Sunday, November 15, 2015

In the Market Report by Marilyn Kirschner

‘Brooch’ the Subject

Danielle Gori-Montanelli's brooch sums up my feelings
 following the terrorist attacks in Paris
(Click images for full size views)

It’s hard to not notice the renewed interest in pins as of late (talk about ‘pin’terest!). While they are never out of style, they are not always deemed ‘cool’ or hip. But like everything else in this cyclical, fickle world of fashion, they periodically have their ‘moment, and let’s just say, that moment is now thanks in large part to their endorsement by a number of highly revered designers who have done their bit to dust off their un cool, stodgy perception.


Prada Fall 2015 Ready-To-Wear    

Miuccia Prada inventively used crystal (and crystal with Plexiglas) flower pins throughout her Fall 2015 Ready-To-Wear collection, placing them on lapels of nubby tweed coats and jackets, on shoulders and bodices of wool slip dresses, and in the models’ hair, where they took the place of ordinary barrettes.  Pieces from the Pop Bouquet Collection are currently being sold on the Prada website and at her boutiques and range in price from about $360 - $850. (Click here for more info)


Miuccia Prada attends the WSJ Magazine 2015 Innovator  Awards

By the way, Miuccia showed up at the WSJ Magazine 2015 Innovator Awards at MOMA, on November 4th, wearing a duo of vintage diamante pins on the lapel of her white coat.



Saint Laurent crystal spider brooch

Hedi Slimane opened his Fall 2015 Ready-To-Wear show for Saint Laurent with a model wearing a crystal spider brooch pinned to a black and white tweed jacket which was thrown over a frothy chiffon full skirted mini dress. (4) The pin is being sold on www.Farfetch.com, $1095, (click here for more info)



Loewe Spring 2016 Ready-To-Wear  

Jonathan Anderson used oversized sculptural bird shaped pins (made of mirrored shards), in his Spring 2016 Loewe Ready-To-Wear collection.



Gucci Spring 2016 Ready-To-Wear

Alessandro Michele affixed pins made of bejeweled ladybugs, lion’s heads, and surrealistic eyes to oversized chiffon bows and natty ties during the course of his eclectic Gucci Spring 2016 Ready-To-Wear collection. In some instances, they were trompe l’oeil decorations made to look like pins.





Marni showed brooches in her Pre-Fall 2015 collection, and several are currently being offered online. One of my favorites is the lady shaped brooch made of multicolored plastic, glass, and brass, $360,  (Click here for more info)



Chanel Sous Le Signe Du Lion gold and diamond brooch

A fabulous white gold and diamond lion pin is the star of Chanel’s latest Sous Le Signe Du Lion collection (the 5th sign of the zodiac represents Coco Chanel’s birth sign and is the emblem of Venice).

Like other accessories, pins are instantly transformative, but they are far more versatile than say, bracelets, necklaces, earrings, and rings because they can be worn in so many different ways. You can place them anywhere you want (on a lapel or pocket of a jacket or coat; at the shoulder, waist, or back of a dress) and move them around as you desire. You can use just one or you can use multiples. I like them statement making and unique, and worn counter intuitively (diamante brooches on a jean jacket, or worn on the lapel of a blazer, paired with roll cuff jeans and men’s oxfords, for instance). The more surprising and unexpected, the better.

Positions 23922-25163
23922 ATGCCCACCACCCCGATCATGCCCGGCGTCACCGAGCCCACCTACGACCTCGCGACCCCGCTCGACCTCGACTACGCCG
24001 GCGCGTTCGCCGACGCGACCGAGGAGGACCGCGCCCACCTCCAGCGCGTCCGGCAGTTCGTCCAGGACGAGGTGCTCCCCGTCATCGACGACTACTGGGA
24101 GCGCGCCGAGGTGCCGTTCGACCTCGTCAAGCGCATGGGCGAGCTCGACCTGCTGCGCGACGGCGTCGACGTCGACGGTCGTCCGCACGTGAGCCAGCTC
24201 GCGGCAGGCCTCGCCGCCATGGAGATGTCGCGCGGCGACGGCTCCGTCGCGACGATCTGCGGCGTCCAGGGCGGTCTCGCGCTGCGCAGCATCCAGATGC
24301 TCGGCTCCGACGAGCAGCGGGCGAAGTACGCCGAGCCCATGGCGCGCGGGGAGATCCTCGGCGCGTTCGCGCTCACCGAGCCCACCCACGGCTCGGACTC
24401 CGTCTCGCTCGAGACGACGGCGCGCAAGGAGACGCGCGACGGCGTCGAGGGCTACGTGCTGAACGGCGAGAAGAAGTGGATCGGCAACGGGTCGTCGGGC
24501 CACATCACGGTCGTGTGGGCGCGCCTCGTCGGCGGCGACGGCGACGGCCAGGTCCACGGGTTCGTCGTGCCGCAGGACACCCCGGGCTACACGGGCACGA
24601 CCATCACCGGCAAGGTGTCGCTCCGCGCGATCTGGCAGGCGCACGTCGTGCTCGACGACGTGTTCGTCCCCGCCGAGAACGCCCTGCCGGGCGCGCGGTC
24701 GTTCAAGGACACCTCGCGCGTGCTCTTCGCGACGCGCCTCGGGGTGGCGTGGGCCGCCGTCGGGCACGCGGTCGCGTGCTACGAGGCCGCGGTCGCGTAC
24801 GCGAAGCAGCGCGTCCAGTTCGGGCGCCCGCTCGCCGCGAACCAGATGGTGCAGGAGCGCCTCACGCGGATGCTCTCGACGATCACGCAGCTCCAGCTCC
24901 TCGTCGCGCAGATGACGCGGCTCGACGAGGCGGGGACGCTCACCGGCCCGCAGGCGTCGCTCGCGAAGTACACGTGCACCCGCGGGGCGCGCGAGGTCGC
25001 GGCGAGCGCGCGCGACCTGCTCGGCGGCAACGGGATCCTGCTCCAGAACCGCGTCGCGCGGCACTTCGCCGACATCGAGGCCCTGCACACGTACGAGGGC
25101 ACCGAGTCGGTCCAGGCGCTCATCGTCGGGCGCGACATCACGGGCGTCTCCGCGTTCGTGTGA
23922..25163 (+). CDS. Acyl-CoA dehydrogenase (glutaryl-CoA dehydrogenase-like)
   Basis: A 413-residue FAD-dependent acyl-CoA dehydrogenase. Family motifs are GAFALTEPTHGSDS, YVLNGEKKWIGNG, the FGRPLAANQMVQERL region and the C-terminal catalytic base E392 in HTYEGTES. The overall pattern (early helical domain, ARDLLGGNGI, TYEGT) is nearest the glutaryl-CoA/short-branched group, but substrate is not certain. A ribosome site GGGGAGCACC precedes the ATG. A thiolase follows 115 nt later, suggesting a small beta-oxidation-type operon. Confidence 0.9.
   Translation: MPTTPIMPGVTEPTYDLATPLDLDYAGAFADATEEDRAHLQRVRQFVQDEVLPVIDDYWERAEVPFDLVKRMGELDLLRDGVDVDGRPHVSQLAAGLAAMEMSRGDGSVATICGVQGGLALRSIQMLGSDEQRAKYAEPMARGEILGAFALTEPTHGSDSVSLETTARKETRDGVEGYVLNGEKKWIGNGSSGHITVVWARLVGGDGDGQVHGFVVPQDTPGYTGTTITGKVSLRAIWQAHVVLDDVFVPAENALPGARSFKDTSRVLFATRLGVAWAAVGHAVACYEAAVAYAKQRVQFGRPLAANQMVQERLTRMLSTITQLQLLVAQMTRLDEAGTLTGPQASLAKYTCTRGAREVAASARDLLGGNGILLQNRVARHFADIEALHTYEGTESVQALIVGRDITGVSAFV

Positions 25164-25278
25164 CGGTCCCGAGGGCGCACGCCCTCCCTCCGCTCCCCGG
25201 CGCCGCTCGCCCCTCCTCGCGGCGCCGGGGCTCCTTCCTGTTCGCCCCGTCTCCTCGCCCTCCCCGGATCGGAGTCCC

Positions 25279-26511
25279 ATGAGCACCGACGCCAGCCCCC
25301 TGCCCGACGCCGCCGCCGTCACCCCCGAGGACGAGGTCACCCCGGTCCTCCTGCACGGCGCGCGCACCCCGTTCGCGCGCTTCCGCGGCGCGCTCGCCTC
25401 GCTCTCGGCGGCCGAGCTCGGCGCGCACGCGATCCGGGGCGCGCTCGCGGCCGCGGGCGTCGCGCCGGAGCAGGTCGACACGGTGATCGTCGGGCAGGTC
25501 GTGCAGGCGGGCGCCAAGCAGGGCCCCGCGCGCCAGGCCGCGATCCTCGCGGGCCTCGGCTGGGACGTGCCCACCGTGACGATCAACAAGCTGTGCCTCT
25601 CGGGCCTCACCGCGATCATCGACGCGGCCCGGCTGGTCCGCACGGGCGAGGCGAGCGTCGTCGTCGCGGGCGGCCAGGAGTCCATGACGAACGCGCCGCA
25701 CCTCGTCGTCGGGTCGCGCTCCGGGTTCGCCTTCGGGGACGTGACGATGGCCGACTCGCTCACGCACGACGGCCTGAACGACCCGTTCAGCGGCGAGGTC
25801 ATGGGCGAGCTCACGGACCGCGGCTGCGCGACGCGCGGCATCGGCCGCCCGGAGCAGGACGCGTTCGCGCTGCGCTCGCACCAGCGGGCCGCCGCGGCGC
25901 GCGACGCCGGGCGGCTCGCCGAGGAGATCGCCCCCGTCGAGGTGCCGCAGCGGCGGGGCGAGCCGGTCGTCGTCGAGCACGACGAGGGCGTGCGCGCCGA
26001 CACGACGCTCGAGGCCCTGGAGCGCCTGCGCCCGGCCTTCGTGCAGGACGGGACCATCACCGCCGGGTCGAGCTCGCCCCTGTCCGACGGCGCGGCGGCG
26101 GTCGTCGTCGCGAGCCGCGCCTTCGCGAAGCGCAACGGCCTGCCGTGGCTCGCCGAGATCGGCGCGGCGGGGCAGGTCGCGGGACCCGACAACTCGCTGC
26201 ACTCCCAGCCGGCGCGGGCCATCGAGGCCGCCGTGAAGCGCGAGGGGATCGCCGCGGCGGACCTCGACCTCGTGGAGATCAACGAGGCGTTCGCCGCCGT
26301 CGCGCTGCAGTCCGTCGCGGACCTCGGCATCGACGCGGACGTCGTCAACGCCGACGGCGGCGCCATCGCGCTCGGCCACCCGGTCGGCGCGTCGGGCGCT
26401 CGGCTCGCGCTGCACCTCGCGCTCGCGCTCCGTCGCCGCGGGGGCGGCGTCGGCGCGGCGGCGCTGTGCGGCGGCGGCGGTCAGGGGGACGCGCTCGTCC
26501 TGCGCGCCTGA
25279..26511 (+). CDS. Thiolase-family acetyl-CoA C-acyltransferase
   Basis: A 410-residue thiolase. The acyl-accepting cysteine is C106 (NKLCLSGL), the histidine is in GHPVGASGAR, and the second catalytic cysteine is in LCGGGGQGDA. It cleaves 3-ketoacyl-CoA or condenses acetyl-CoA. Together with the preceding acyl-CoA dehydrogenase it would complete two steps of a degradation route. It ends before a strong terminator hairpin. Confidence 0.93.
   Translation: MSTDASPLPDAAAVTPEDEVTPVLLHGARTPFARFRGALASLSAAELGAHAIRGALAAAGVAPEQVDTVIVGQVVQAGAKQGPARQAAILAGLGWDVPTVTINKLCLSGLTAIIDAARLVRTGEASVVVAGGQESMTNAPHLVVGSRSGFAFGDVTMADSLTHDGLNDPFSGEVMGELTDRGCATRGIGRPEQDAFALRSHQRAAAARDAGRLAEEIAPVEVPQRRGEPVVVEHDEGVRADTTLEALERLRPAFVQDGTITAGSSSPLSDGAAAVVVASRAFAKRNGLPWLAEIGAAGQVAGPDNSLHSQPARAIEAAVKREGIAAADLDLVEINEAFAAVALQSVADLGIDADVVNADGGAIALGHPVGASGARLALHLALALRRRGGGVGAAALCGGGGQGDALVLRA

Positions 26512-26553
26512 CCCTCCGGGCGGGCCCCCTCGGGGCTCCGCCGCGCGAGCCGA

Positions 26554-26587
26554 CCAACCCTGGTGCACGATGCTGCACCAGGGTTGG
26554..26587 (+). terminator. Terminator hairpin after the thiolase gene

Because they are highly collectible, they have become somewhat of an obsession. As luck would have it, this past weekend was the Pier Antiques Show at Pier 94 and I was on the lookout for great pins. There was many, needless to say, but these are a few notable examples that I came across at the booths of vintage dealers:


 CD's enormous bird shaped brooch

A fantastical and over-scaled bird pin, made of semi-precious stones, by CD, $2195 at Ira Scheck, www.hotjools.com; irascheck@aol.com; 719 250 7858. FYI, the design duo are former Iradj Moini protégés, and Mr. Moini’s gems, including his brooches, are highly sought after. See: www.iradjmoini.com.



A 5 inch vintage Eisenberg diamante bow pin, $500, at Signet B+J; Berta Kogan, 201 925 6274




A 7 inch long vintage Larry Vrba bunch of grapes brooch made of clusters of simulated pearls, pink rhinestone crystals, and marbleized green leaf stones, $275, at Laura Lee Fulham’s 4 Love or Money, 646 285 8265; tfulham74@gmail.com; (Click here for more info).


Pauline Ginnane Gasbarro's vintage Calder steel  brooch

By the way, it was there that I bumped into the knowledgeable veteran vintage dealer Pauline Ginnane Gasbarro. She specializes in couture and vintage costume and has displayed at this show in the past, but now sells at her shop in The Showplace. 40 West 25th Street. I couldn’t help but notice that affixed to her white sweater was an instantly recognizable pin by Alexander Calder. Made of pounded brass, circa 1935, it was in the shape of a hawk, and belonged to Betty Cage (the “The quiet force behind the City Ballet”). Quite wonderful, whimsical, and unique, though needless to say, I would have preferred a pin in the shape of a dove.



Speaking of which, Danielle Gori- Montanelli’s (www.studiogm.com) funky and colorful felt brooches (such as an Iris Apfel likeness, Crayola pencils, asparagus stalks, a carrot stick, licorice all sorts, etc.) put a smile on my face when I first saw them at the Museum of Art & Design Loot 2015 show in September (she is now selling at the Grand Central Terminal Holiday Fair).





- Marilyn Kirschner


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